Conservation Genetics of UK Plants
Fingerprinting rare UK plants to inform conservation decisions
The Conservation Genetics group uses genetic fingerprinting techniques such as plastid and nuclear microsatellites, amplified fragment length polymorphisms and DNA sequencing to investigate questions relating to issues such as hybridization, species delimitation and genetic variability within and between populations of a species. The outcome of these studies is used to inform practical conservation management of threatened taxa.
The UK projects are chosen in close collaboration with the statutory conservation agencies, notably English Nature and other groups in RBG Kew such as the Conservation Biotechnology section and Seed Conservation department. The taxa targeted are ones for which genetic data will have a clear application in deciding management strategies such as which are the most appropriate plants to use for reintroduction to a given site or for micropropagation to bulk up numbers of a plant; for example Carex depauperata, Cypripedium calceolus, Hieracium species, Orchis species, Dactylorhiza viridis, Pseudorchis albida and Sorbus species. The work on Orchidaceae is covered in more detail under the separate project 'Population genetics of UK orchids'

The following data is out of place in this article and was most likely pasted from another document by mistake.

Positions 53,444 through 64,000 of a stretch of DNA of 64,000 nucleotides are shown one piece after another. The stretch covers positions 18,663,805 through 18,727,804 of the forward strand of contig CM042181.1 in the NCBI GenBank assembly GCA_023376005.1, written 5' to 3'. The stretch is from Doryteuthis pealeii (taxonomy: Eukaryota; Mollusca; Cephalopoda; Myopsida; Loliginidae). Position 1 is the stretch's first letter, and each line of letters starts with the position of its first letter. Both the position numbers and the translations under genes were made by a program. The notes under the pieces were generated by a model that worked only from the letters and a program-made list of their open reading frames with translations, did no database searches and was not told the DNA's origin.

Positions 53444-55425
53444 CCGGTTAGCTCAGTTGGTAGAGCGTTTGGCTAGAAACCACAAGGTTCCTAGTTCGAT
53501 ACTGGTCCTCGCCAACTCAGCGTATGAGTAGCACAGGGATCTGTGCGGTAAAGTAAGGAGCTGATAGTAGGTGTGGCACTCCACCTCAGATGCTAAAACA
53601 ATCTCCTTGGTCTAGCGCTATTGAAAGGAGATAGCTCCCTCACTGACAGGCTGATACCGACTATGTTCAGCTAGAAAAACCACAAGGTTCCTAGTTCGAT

Results from our studies are fed back to the relevant agency/agencies in the form of conservation genetics reports, with recommendations for management changes in light of the genetic data when appropriate. Some studies are also published in peer-reviewed journals.
Project Partners and Collaborators
National Museums and Galleries of Wales